To develop your fight reaction you have to be familiar with your body’s reactions to adrenaline. The more familiar you are, the more you’ll know what to expect, the more likely you are to be able to utilize it. Every person’s body reacts differently to adrenaline. Most people experience some sort of perceptual narrowing; tunnel vision, auditory exclusion, in some cases the brain simply doesn’t register everything going on around them as they mentally focus in on a threat. Some report that time seems to pass very slowly, for others it seems to pass very fast. To figure out what your own reaction is, you have to experience a rush of adrenaline directly, preferably in controlled circumstances so that you can write down what you experienced afterwards (many people forget what their physical experience was soon after the adrenaline subsides). Doing so helps you devise strategies for minimizing detrimental reaction and maximizing beneficial ones. Below are a number of forms of training that can increase one’s adrenaline.
- Discomfort Training. When exploring your reactions to adrenaline, it’s a good idea to start at lower levels if it’s new to you. If there is something that causes you discomfort in your training, that is probably a good place to start. If you’re afraid of being hit, you might put on a mouth guard and head gear and have someone wearing 16 oz boxing gloves punch you in a controlled manner. If you’re afraid of being held down, you might have someone bigger than you hold you down, again in a controlled manner, so you can explore your adrenal reaction to that fear. Some people experience adrenaline rushes from performance anxiety. Performing in front of the class or doing training circles is another way of exploring adrenal reactions. Whatever you do, it should always be done in a way that is mindful of your safety.
- Live Training. When you don’t know what attack is going to come next, you naturally experience a higher level of stress as compared to training with a compliant partner. When a person achieves a level of ability in which live training can be done more or less safely, it is something that allows them to learn how to apply their skills under higher stress situations. This can come in the form of sparring, grappling, or even self-defense applications in which the attacker is not fully compliant (must be done with a reasonable amount of control).
- High Stress Training. In our style of martial art, Can-ryu Jiu-jitsu, we introduce ‘high stress sparring’ at higher levels. These involve sparring against multiple attackers, 2-on-1, 3-on-1, and other similarly stressful sparring scenarios. There are some rules that are followed for safety. No strikes to the back of the head, throat, spine, kidneys, and knees. Participants, both attackers and defenders, wear helmets, mouth guards, groin protectors, shin guards, etc. In these drills an instructor oversees each interaction and is ready to stop the action to maintain a safe training environment. In dealing with multiple attacker situations, the defenders can better identify their experience of perceptual narrowing, finding it harder to keep tabs on all the attackers. This is just a very loose description of what we do, however. I don’t recommend setting up this form of training without qualified instructors leading the activity. It’s not unusual to hear of higher level stress training methods being used for military personnel, police, fire fighters and others with careers that face high levels of stress, methods like flying a person on the underside of a helicopter by a harness to help them deal with a fear of heights, or roleplaying a scenario in which a live fire fight erupts (complete with rubber paintball bullets).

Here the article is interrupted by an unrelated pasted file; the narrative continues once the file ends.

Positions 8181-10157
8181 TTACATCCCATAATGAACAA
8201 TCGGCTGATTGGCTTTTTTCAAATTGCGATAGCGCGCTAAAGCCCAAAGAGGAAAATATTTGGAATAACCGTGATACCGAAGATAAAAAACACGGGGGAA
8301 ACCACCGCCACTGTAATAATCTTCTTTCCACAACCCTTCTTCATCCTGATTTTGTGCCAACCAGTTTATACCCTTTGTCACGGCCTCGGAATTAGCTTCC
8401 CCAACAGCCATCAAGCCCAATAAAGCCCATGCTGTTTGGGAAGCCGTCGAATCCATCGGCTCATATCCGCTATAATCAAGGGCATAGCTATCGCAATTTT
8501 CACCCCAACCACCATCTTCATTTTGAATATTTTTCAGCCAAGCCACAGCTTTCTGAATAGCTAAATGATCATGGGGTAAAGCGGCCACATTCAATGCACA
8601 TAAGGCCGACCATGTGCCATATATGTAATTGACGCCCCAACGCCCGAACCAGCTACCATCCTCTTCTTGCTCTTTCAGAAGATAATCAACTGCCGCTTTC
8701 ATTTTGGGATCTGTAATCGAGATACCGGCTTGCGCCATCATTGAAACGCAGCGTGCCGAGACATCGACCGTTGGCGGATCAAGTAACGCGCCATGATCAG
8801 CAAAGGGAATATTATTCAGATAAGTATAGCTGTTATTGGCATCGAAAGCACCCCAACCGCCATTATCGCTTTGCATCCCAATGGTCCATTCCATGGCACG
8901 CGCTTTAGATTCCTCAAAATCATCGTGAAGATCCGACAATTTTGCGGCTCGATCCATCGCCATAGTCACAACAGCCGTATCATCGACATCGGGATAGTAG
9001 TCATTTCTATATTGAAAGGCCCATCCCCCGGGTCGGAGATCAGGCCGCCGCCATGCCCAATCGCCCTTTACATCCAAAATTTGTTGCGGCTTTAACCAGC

Obviously every person has different tolerance levels to stress and it’s especially important for people who more naturally engage in flight reactions to start their exploration at the lowest levels of stress gradually increasing the stress as they gain more confidence in engaging fight reactions. Too much, too soon can make a person delve more deeply into their natural flight reaction, making it even harder for them to make the switch.
What do you do in your own martial arts training to develop your “fight” reaction? Please share your experiences in the comments.